How The Dogs Of 911 Changed Urban Search And Rescue Forever

Susy Solis
September 11, 2019 - 8:04 pm

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DALLAS (1080 KRLD) - Among the heroes on September 11, 2001 were the dogs and their handlers who worked tirelessly to search for survivors. On that fateful day 18 years ago, Bob Deeds had just completed training on terrorism through the federal government with his dog. At the time, Deeds was part of the Texas A&M Task Force One, which functions as one of the 28 teams under the Federal Emergency Management Agency (FEMA's) National Urban Search and Rescue (US&R) and as a statewide urban search and rescue team under the direction of Texas Division of Emergency Management.

Deeds says his pager went off almost immediately after the planes hit the World Trade Center. It was the first federal deployment for the team from Texas Task Force One.

Once in New York, Deeds and the team were staged at Chase Bank in Manhatten about a block from Ground Zero. Deeds said everything was covered in dust, the windows had been boarded up and everything was in disarray. Within seconds of them arriving, people were shouting to them that they needed help to search for people. Deeds was shocked by the destruction and was concerned for his beloved dog.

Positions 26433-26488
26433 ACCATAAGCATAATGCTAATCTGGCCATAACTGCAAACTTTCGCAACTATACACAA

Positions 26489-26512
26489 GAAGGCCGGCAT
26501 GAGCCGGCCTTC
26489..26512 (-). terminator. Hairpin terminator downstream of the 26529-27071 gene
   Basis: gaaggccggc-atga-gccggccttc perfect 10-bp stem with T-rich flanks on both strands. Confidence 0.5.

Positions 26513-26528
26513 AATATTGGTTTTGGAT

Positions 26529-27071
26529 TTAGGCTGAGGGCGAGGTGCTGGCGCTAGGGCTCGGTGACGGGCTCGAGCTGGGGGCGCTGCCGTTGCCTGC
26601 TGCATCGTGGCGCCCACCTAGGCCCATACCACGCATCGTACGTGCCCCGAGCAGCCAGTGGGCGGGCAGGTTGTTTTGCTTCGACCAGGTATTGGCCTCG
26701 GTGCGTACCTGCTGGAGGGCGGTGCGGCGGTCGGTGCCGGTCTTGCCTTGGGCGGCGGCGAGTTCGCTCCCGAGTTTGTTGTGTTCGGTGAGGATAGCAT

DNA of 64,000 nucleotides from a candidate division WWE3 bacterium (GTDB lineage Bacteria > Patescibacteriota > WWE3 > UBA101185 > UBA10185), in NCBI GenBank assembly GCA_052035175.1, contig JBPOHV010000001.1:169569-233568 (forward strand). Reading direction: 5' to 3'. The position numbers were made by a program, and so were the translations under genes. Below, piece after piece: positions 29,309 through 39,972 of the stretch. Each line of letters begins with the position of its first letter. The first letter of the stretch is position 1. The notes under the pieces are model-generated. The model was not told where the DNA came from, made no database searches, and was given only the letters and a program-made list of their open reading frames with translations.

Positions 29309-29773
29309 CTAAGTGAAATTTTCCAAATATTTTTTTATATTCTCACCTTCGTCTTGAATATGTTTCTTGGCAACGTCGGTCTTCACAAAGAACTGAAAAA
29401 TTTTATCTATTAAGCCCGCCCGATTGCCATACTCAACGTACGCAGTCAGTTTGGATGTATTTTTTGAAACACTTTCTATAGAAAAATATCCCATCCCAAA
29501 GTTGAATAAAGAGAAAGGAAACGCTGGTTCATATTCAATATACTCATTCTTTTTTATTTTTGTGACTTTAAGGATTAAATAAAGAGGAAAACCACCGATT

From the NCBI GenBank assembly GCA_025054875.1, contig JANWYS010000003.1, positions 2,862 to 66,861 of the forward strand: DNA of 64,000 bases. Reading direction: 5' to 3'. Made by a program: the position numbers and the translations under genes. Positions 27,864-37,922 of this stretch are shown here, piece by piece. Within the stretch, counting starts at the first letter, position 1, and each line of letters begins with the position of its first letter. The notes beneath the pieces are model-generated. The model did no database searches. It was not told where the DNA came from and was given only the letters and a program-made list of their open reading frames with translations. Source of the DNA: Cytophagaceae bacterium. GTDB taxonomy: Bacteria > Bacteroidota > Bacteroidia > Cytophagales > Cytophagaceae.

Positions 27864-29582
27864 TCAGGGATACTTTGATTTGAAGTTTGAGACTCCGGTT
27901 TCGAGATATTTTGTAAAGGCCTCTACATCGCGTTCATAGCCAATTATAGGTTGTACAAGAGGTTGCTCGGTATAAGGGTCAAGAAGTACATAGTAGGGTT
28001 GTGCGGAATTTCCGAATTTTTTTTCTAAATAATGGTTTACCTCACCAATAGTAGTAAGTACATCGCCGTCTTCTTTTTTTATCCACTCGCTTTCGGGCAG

"My first thought was my dog is going to die," he said. "I was scared for my dog. I was terrified for her."

But she was ready.

"I took her collar off kissed her on her head and she took off and started doing her job. her reaction was everything that I had trained her to do," he said proudly.


Texas Task Force One is the most deployed search and rescue team in the United States, according to Deeds. He says their central location makes it easier for them to get places and they still help other states and municipalities quite a bit. Deeds said urban search and rescue changed drastically after 9/11.

"We realized we needed to do more real-world preparation in terms of working underground," he said. "Our utilization has broadened. We didn't have cadaver dogs. We realized we needed a cadaver component."

Since then the Texas Task Force One has begun to certify human remains search teams. They also developed something called Wide Area Search.

"Ninety-nine percent of handlers come from a volunteer background. In volunteer search and rescue, you're doing almost all wide-area search. So broadening things from just rubble and collapsed buildings, we saw a huge need for that," he said.